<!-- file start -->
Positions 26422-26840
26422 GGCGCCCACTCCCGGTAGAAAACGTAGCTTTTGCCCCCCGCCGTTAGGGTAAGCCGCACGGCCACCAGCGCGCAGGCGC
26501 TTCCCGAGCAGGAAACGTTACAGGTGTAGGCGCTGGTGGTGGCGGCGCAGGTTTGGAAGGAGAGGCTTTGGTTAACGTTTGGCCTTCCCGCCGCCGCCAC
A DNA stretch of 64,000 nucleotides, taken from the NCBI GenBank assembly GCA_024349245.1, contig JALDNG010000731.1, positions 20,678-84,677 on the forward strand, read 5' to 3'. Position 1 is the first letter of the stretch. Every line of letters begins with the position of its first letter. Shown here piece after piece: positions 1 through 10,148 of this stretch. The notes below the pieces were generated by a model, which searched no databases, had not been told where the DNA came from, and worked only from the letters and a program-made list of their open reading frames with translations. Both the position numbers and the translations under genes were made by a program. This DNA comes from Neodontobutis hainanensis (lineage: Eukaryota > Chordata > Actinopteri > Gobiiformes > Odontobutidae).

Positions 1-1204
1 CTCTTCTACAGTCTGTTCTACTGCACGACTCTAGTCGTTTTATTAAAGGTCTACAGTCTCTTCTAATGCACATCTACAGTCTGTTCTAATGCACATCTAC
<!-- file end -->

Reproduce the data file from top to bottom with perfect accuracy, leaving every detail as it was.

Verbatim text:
Positions 26422-26840
26422 GGCGCCCACTCCCGGTAGAAAACGTAGCTTTTGCCCCCCGCCGTTAGGGTAAGCCGCACGGCCACCAGCGCGCAGGCGC
26501 TTCCCGAGCAGGAAACGTTACAGGTGTAGGCGCTGGTGGTGGCGGCGCAGGTTTGGAAGGAGAGGCTTTGGTTAACGTTTGGCCTTCCCGCCGCCGCCAC
A DNA stretch of 64,000 nucleotides, taken from the NCBI GenBank assembly GCA_024349245.1, contig JALDNG010000731.1, positions 20,678-84,677 on the forward strand, read 5' to 3'. Position 1 is the first letter of the stretch. Every line of letters begins with the position of its first letter. Shown here piece after piece: positions 1 through 10,148 of this stretch. The notes below the pieces were generated by a model, which searched no databases, had not been told where the DNA came from, and worked only from the letters and a program-made list of their open reading frames with translations. Both the position numbers and the translations under genes were made by a program. This DNA comes from Neodontobutis hainanensis (lineage: Eukaryota > Chordata > Actinopteri > Gobiiformes > Odontobutidae).

Positions 1-1204
1 CTCTTCTACAGTCTGTTCTACTGCACGACTCTAGTCGTTTTATTAAAGGTCTACAGTCTCTTCTAATGCACATCTACAGTCTGTTCTAATGCACATCTAC